Nov 16, 2016 2:36PM

Hanging Out In Gonzo Jones' Misty Universe

Dream machine.

The last time we chatted to Gonzo Jones he'd just dropped his ocker af video for 'Misty Dreams' and we couldn't have loved it harder. The talented Melbourne muso has since followed it up with an album of the same name that's packed with transportative, hazy jams that will make you pretty bloody stoked to be going into the 'Strayan summer.

To celebrate, we caught up with the Gonzo to chat about the making of your new fave record, what it's like out there for a Melbs artist and his dreams of becoming a cool young dad. 

Madeleine Woon: Can you talk us through the themes on Misty Dreams?
Gonzo Jones: There's a real mix of different themes on the record. I had just got back from Tokyo when I started writing it and had a sense of isolation after spending some time traveling there alone. I would walk around the city all day listening to music and daydreaming, and I feel that the experience translated through to the songs. 

What's the weirdest dream you've ever had that you can remember?
I find dreams difficult to remember, even ones of importance. It's weird that we have these visions in our head every night and wake up trying to piece together the small parts we can remember. 

What was your favourite part of making the EP?
I enjoyed writing the songs by myself — there's freedom in not having anyone else involved. I had always written and collaborated with others but really enjoyed spending days on end alone working on it. I had taken some time away from music for a few months and when I came back 'Misty Dreams' was one of the first songs I wrote.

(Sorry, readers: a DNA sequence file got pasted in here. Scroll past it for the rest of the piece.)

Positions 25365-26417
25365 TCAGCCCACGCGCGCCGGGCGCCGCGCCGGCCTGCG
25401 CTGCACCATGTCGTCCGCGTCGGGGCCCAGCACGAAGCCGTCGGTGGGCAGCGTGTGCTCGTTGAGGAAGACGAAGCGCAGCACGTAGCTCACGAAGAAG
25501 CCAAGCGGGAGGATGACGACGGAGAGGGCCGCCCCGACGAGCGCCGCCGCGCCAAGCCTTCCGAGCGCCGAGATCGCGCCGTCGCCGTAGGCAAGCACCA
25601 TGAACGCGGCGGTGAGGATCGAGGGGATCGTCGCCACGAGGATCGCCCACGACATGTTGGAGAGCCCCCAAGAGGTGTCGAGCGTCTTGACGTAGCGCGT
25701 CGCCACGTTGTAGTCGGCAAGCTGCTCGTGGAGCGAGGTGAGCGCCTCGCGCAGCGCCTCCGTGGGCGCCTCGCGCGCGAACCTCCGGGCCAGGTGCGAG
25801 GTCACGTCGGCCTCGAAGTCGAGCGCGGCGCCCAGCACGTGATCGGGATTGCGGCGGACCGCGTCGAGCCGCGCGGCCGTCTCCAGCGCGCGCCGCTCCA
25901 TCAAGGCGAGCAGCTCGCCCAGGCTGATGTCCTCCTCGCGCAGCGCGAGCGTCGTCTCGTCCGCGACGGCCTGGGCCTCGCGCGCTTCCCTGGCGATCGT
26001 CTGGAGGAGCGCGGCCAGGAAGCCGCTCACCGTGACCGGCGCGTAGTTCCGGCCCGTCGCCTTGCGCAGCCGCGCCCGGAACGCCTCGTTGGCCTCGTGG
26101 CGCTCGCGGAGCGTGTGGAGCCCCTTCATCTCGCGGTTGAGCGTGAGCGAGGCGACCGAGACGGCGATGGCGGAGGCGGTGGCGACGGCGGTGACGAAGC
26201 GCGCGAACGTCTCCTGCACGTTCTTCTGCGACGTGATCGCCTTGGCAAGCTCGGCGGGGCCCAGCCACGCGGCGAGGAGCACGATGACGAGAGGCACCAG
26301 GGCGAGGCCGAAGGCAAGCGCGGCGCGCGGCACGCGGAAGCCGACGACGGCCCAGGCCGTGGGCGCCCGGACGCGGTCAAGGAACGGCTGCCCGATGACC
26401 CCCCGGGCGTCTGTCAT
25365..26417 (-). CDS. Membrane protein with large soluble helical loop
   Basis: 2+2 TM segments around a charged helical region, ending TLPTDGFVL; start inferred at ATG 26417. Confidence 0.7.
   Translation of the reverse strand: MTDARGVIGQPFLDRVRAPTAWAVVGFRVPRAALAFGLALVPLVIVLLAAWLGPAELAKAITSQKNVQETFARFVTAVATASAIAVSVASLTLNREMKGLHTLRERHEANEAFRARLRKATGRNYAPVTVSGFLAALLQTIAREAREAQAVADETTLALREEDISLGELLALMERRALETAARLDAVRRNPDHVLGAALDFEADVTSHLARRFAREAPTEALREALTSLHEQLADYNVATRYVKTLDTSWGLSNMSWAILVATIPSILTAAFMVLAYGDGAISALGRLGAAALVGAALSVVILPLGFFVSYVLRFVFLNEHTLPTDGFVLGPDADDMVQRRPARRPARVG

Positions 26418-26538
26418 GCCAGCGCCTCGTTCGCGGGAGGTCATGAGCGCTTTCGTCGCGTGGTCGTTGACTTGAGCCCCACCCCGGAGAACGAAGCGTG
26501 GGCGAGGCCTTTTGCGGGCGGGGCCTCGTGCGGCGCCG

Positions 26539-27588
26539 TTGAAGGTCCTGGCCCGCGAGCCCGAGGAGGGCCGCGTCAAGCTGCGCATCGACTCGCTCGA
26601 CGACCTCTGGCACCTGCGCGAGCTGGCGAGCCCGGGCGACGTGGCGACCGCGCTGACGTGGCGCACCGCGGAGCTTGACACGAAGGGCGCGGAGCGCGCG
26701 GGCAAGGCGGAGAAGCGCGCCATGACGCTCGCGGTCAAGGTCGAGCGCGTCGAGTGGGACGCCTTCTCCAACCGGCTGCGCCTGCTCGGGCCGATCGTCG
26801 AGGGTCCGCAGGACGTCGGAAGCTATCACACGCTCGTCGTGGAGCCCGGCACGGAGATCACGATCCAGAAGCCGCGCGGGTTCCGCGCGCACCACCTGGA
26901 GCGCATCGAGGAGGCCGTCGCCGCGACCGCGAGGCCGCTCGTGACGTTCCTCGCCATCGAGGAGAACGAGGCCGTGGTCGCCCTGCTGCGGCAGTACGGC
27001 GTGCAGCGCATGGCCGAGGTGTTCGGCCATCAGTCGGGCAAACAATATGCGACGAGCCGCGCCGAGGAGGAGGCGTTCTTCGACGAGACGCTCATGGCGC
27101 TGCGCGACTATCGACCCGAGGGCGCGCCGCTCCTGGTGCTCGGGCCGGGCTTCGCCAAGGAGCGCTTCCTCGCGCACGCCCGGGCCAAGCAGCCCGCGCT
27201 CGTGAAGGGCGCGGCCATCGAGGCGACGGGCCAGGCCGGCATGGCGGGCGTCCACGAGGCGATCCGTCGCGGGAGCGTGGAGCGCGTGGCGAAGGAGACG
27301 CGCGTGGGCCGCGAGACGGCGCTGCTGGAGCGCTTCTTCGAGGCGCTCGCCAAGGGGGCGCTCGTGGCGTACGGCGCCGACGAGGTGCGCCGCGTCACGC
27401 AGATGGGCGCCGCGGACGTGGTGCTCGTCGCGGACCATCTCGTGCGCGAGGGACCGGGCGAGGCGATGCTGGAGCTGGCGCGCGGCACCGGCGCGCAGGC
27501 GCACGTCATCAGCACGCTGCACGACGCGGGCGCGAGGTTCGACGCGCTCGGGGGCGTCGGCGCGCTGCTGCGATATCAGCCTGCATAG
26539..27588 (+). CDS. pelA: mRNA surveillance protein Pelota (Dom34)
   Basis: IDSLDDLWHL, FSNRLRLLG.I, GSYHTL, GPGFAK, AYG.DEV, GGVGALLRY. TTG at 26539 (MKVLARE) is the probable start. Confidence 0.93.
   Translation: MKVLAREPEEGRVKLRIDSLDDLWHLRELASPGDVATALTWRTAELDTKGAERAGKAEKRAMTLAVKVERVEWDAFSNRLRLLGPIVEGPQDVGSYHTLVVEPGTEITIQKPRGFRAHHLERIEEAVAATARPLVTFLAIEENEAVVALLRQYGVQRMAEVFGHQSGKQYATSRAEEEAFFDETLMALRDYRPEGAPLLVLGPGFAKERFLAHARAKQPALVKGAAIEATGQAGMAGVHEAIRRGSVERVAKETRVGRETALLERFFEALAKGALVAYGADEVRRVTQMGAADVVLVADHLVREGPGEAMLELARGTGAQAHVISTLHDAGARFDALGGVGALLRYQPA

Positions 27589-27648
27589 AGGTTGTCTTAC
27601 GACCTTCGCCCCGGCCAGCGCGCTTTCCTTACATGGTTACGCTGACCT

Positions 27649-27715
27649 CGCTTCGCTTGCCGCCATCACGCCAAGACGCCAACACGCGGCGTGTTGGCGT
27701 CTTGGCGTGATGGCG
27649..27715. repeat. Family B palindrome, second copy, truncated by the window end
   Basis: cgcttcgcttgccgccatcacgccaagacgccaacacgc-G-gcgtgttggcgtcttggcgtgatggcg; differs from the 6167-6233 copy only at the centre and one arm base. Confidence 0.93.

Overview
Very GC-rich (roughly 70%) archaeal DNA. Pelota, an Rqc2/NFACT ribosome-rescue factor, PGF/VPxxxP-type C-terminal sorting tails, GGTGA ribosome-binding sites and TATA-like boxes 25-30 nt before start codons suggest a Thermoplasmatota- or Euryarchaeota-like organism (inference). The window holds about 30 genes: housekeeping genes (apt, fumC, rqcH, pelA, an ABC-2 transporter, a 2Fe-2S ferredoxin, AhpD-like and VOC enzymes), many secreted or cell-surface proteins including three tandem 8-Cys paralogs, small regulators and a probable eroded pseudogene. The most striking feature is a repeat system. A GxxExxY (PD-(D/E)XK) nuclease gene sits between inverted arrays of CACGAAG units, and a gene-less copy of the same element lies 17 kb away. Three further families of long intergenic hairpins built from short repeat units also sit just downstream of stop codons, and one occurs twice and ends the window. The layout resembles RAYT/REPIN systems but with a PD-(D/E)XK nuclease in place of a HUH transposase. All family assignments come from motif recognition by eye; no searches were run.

Is there a particular song off it that you feel perfectly encapsulates what you're about?
All the songs capture a part of me but I didn't try and write an EP that was all in the same genre. 'Keep it Clean' and 'Misty Dreams' are very different but seem to compliment each other. I like that the soundscape is constantly changing from start to finish.

What's it like for you playing live versus in the studio?
It's a totally different experience. Writing in the studio gives so much freedom to write and create something new and probably where I feel most comfortable. Playing live is a real rush though, especially when the crowd is on board and there's a lot of energy in the room. You have to master both if you truly want to present your works to the world, which is something that is constantly on my mind; making sure I give attention to both outlets. 

Who're your biggest influences, musically?
It's difficult to differentiate influences and music I simply like. It all rolls into one, like a cocktail of sound that affects you in ways you can't predict or understand.
And outside of music?
People who want to do something interesting with their lives. The world is full of shit humans and it's important to avoid becoming one. You need to work hard and earn your place. Or just fluke it like me.

What do you find the scene in Melbourne to be like as an emerging artist?
It's good...

Do you have any upcoming music in the works?
I've been writing a lot recently with some stuff I'm looking forward to sharing. Just deciding what format to release it in. I'm wanting to step away from a structured release at the moment and put stuff out straight after it's finished. I want people to hear my stuff when it's relevant to me, not 10 months later like most albums.

What would you want your legacy to be?
To be a cool young dad. 

Photography: James J Robinson

Madeleine Woon